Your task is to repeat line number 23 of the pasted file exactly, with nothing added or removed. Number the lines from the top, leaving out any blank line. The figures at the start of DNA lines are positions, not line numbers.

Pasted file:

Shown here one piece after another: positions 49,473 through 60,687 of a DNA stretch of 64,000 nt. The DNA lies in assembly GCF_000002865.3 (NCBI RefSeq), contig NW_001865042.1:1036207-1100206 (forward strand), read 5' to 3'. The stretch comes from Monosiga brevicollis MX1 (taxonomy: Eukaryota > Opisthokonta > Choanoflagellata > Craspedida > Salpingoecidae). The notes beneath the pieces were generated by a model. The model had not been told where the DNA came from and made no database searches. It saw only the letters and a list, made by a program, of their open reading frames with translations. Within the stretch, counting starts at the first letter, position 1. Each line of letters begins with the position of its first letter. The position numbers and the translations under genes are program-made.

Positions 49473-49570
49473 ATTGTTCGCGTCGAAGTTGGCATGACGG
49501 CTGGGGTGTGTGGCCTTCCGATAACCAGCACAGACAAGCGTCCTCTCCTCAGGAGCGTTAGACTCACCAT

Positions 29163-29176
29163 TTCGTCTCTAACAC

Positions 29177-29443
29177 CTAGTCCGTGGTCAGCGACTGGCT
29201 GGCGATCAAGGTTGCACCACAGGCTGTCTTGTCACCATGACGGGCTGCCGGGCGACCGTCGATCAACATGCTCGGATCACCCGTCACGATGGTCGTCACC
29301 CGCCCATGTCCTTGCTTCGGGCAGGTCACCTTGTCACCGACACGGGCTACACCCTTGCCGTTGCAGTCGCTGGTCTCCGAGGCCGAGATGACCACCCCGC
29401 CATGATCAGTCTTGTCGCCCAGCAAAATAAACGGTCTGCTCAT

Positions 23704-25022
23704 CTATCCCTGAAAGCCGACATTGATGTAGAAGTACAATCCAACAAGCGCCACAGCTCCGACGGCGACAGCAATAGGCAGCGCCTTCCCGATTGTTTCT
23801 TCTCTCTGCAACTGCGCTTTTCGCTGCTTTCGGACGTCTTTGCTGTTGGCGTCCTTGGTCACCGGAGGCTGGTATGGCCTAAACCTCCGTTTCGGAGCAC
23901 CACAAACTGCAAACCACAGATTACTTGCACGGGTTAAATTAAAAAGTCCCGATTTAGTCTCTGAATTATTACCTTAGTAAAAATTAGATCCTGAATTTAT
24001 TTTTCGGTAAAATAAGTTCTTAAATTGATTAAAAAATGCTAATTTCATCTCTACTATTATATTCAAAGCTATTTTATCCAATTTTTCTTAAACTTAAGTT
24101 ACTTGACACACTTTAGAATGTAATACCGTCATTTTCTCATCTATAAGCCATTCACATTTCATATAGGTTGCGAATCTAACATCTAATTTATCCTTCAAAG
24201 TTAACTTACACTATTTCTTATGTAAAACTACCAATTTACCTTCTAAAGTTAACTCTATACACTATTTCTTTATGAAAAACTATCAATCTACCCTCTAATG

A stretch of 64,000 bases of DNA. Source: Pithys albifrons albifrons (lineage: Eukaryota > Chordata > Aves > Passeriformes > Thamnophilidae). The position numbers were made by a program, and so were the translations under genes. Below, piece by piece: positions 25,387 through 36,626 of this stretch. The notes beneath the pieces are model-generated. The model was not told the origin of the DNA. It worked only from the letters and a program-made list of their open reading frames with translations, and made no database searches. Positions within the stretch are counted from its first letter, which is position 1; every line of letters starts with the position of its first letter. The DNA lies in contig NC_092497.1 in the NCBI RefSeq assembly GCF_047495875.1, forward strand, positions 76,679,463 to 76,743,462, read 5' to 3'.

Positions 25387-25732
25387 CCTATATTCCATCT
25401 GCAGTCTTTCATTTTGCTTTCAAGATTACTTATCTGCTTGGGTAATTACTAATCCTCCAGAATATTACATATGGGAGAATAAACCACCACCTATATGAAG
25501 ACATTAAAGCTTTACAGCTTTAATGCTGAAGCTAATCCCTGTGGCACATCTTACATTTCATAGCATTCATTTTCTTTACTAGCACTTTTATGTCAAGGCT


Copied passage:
25501 ACATTAAAGCTTTACAGCTTTAATGCTGAAGCTAATCCCTGTGGCACATCTTACATTTCATAGCATTCATTTTCTTTACTAGCACTTTTATGTCAAGGCT